The Haufendorf of Heudorf bei Meßkirch around 1575

A Haufendorf is an enclosed village with irregular plots of land and farms of greatly differing scale, usually surrounded by a stockade fence (German: Ortsetter). They are typically found in Germany, Austria and Switzerland, whence the name. Haufendörfer (pl.) differ from most other types of village in that they are irregularly laid out. A large number of Haufendörfer emerged in connexion with the medieval open field system (Gewanneflur), where each farmer farmed strips of different fields and the location of these field strips continually changed. The district (Gemarkung) was divided into the village core (Dorfkern), field system (Ackerflur) and common pasture (Allmende).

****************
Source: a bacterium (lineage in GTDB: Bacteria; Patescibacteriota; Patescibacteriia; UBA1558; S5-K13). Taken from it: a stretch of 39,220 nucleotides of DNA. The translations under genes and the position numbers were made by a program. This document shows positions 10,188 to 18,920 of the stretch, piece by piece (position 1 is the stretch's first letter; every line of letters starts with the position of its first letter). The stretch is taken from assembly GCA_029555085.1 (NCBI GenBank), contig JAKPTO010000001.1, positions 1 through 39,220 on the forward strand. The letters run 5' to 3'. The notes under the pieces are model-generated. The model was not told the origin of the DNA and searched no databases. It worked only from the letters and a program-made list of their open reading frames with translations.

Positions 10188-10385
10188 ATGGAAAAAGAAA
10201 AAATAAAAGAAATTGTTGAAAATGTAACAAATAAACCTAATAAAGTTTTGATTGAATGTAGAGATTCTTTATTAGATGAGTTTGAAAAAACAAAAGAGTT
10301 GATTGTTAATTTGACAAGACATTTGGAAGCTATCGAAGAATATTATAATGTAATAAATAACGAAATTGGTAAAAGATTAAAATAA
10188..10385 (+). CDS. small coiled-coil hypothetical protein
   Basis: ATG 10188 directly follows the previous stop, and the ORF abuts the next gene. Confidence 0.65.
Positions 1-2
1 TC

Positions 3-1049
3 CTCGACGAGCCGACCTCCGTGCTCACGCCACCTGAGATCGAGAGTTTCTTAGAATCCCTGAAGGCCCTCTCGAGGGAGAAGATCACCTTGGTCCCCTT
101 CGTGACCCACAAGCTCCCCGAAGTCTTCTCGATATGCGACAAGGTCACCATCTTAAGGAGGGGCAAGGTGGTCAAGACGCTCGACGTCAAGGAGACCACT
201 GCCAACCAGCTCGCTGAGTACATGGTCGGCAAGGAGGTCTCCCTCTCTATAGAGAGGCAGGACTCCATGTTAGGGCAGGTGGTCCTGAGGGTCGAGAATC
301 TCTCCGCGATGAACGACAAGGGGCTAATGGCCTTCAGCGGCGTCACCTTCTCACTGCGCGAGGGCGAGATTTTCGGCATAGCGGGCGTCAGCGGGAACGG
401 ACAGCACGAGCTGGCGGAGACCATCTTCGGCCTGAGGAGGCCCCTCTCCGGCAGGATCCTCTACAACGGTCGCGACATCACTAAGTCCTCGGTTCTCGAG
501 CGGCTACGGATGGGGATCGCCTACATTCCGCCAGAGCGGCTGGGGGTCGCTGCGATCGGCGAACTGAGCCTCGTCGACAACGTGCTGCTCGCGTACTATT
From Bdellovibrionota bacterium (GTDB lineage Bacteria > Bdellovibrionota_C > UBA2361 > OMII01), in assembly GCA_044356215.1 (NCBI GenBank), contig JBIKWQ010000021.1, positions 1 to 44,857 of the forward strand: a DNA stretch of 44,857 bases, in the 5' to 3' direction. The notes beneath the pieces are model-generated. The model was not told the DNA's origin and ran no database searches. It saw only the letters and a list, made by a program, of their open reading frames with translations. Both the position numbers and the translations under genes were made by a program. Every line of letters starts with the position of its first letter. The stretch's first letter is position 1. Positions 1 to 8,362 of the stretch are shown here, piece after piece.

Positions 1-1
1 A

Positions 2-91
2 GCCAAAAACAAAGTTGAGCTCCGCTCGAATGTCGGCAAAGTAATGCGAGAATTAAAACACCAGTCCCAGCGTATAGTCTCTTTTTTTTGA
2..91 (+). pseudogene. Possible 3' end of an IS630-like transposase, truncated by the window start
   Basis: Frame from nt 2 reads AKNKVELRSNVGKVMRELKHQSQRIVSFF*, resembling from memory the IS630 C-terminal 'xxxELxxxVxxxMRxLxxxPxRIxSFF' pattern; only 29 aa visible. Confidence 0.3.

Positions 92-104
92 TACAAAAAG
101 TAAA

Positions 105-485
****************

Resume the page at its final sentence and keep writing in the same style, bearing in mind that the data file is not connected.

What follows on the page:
A Haufendorf is sometimes also referred to as a "clustered village" or "irregularly nucleated village".[1]

ReferencesEdit

  1. ^ Dickinson, Robert E (1964). Germany: A regional and economic geography (2nd ed.). London: Methuen, p. 134. ASIN B000IOFSEQ.